What you must do before quitting your job – how much money is enough to quit?

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Going full-time freelance means leaving the comfort of a steady paycheck. But many freelancers find they make as much or more money once they make the switch.

If you’re someone stuck in an office job or a freelancer wondering how to become a full-time business owner, you’ll need to do a little financial planning.

Check out the following tips to help you know when you’re ready to make the switch and quit that job.


screen-shot-2016-10-19-at-4-20-42-pmThis article is brought to you by our partners at AND CO. With a sleek app and a real-life human on your side, AND CO is all you need to take the headache out of billing as a freelancer. Our partnership has not affected the value or content of this article. Learn more at and.co

Sidenote: Once you finish, read how 4 freelancers built recurring revenue models that changed their business. You'll love it.


Accurately and smoothly track your income and expenses

When you’re working and freelancing, expenses aren’t as big of a deal because you have an alternate source of income.

Once you quit your job, those expenses will reduce your business income. While this is an advantage when tax time rolls
around, it’s not so great if you enjoy things like eating and having a place to live.

Use a financial software package like AND CO to track both your income and expenses. They make it easy to track expenses on the fly with their mobile app that allows you to upload receipts. You can also email receipts to a special email address to avoid uploading them altogether.

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No matter what software you choose to use, be sure to include your home office expenses. If you’re working from home, you may be able to include a portion of your rent and utilities.

Understand your tax liability

When you work at a regular job, your employer withholds a certain amount of taxes from your salary and pays them for you.

But what you don’t realize is there are additional taxes your employer pays on your behalf that are not included on your paycheck.

When you work for yourself you’ll be required to pay Self-Employment Tax on top of your annual income taxes. If you work and freelance on the side, you can have your employer adjust the amount of taxes withheld from your check to avoid having to pay these taxes out of pocket.

Once you’re on your own, your taxes will be your own responsibility, and at that point, you should file the correct type of corporation and never mix personal and business spending.

Consult with a tax professional before quitting your job to find out how much you’ll be liable for so you can plan accordingly. To make things easier, online tools are also available to calculate self-employment taxes.

You need to aim for making more money than your annual salary and live on less disposable income

This brings us back to our original question: how much money do you have to be making before you can quit your full-time job?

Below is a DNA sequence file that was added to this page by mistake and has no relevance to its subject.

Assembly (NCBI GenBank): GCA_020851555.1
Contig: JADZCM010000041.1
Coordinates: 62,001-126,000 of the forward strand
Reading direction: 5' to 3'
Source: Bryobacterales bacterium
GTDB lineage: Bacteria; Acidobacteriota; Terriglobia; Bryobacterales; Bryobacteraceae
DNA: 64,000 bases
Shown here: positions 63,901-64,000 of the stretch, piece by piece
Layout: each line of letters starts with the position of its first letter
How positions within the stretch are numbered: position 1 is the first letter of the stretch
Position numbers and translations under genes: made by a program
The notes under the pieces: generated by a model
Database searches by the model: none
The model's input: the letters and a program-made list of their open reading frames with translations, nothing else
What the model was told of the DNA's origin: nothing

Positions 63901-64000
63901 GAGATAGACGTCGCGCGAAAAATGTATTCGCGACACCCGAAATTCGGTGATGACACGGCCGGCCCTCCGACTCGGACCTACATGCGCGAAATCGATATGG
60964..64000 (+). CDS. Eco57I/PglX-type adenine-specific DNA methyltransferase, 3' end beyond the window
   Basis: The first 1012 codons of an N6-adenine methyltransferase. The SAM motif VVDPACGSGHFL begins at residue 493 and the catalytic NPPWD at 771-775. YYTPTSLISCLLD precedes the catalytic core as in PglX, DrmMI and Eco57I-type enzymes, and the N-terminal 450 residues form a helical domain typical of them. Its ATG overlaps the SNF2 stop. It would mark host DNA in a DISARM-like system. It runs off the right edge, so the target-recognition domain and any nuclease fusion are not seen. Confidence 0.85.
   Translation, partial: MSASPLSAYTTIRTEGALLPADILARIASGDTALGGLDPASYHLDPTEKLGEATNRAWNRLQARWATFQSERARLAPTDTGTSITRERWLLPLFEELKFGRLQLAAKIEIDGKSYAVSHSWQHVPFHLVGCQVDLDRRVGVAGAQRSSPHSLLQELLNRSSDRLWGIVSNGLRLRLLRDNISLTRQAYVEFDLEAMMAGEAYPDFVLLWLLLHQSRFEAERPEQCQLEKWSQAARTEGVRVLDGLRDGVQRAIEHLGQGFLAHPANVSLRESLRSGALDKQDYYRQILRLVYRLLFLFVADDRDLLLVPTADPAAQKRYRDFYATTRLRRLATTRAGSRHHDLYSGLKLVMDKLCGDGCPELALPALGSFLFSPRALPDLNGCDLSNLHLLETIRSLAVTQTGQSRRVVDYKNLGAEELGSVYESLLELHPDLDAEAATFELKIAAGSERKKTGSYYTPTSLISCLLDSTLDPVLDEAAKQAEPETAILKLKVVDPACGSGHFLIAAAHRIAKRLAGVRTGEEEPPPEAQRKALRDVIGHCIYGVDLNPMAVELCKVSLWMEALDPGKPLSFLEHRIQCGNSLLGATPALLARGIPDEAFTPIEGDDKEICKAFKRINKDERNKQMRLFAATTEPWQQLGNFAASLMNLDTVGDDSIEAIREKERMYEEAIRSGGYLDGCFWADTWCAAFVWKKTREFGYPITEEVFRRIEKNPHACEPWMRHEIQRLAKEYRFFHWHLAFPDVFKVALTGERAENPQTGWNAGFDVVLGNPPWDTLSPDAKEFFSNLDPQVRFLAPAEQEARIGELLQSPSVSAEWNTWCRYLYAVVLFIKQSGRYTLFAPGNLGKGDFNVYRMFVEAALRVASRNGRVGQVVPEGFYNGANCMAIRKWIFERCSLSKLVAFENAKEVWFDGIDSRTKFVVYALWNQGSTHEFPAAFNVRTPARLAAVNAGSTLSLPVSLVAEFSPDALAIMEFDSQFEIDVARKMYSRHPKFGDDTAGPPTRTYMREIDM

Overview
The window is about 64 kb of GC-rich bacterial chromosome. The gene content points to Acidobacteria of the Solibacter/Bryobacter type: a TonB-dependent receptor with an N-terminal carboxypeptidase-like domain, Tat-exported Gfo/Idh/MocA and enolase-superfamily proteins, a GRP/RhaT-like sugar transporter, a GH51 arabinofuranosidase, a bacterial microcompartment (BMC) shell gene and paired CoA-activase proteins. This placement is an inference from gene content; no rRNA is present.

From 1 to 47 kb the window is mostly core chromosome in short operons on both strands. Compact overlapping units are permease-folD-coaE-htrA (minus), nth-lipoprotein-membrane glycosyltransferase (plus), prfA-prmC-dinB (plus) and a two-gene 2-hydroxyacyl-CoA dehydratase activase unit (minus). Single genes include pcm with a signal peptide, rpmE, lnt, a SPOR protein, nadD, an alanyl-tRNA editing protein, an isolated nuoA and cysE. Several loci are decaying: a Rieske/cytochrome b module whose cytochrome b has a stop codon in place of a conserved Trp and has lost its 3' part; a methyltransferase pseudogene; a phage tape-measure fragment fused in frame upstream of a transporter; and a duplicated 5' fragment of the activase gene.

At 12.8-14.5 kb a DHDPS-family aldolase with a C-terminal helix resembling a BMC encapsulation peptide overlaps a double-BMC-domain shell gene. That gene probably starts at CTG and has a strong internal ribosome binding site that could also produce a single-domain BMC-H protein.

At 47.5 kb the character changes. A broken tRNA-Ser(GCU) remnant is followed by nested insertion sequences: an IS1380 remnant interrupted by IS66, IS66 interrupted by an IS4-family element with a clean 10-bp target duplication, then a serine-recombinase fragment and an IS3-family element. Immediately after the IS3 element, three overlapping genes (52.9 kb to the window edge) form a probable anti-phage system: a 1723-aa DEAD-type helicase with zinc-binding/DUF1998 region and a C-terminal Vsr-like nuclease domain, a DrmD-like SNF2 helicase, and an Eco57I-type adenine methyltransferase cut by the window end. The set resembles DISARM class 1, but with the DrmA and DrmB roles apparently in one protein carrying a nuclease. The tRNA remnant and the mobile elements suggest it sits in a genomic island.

Unfortunately, there’s no cut and dry answer.

If you’re comfortable with your current salary, a good rule of thumb is that you’ll need to make double your current salary for at least six months. Your income is likely to fluctuate from month to month, so you’ll want to make sure you are covered for those months when things are slow.

Also don’t forget about other benefits you have before quitting your job. With the new health insurance laws, you may need to make more if the cost of health insurance in your state is higher than average. This is mostly why you need to cut your spending and dedicate most of your energy to your work – or at this point in life, your true passion.

Statistically, freelancers and small business owners make about $21 an hour for 36 hours a week, a total of $39,000 a year. The good news is that this wage is already higher than the average wage for non-freelance jobs.

If you’re already making this much from freelance, you should be okay. If you’re barely there or haven’t even started freelancing, then the statistics show that the risk is still virtually worth it since freelance wages outdo non-freelance wages in many countries.

Wrapping it up

While it’s tempting to leave your current job when you’re starting to see a little money from your side business, take the time to do things right. Build up a few months worth of living expenses and track every penny you’re spending and bringing in.

Have you made the switch from corporate slave to business owner? At what point did you decide it was time to go? We’d love to hear about it in the comments!

 

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About Sharon McElwee

Sharon McElwee is a copywriter and freelance business coach dedicated to help people get better at making real money doing what they love. Before having such an awesome career, she spent a couple of decades working in commercial printing and as a corporate slave. Check her out on YouTube .

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  1. To quit the office job and start working as freelancer is an important and I think very responsible step. If you decided to change you career you should have enough money to support you life during 2 or 3 months. You can’t predict your earnings, being a freelancer.

    • That’s a great theory, but sometimes this keeps people from ever getting started. Saving up to a year of living expenses is definitely ideal, but in places with a ridiculously high cost of living this can be impossible. Thanks for your input 🙂

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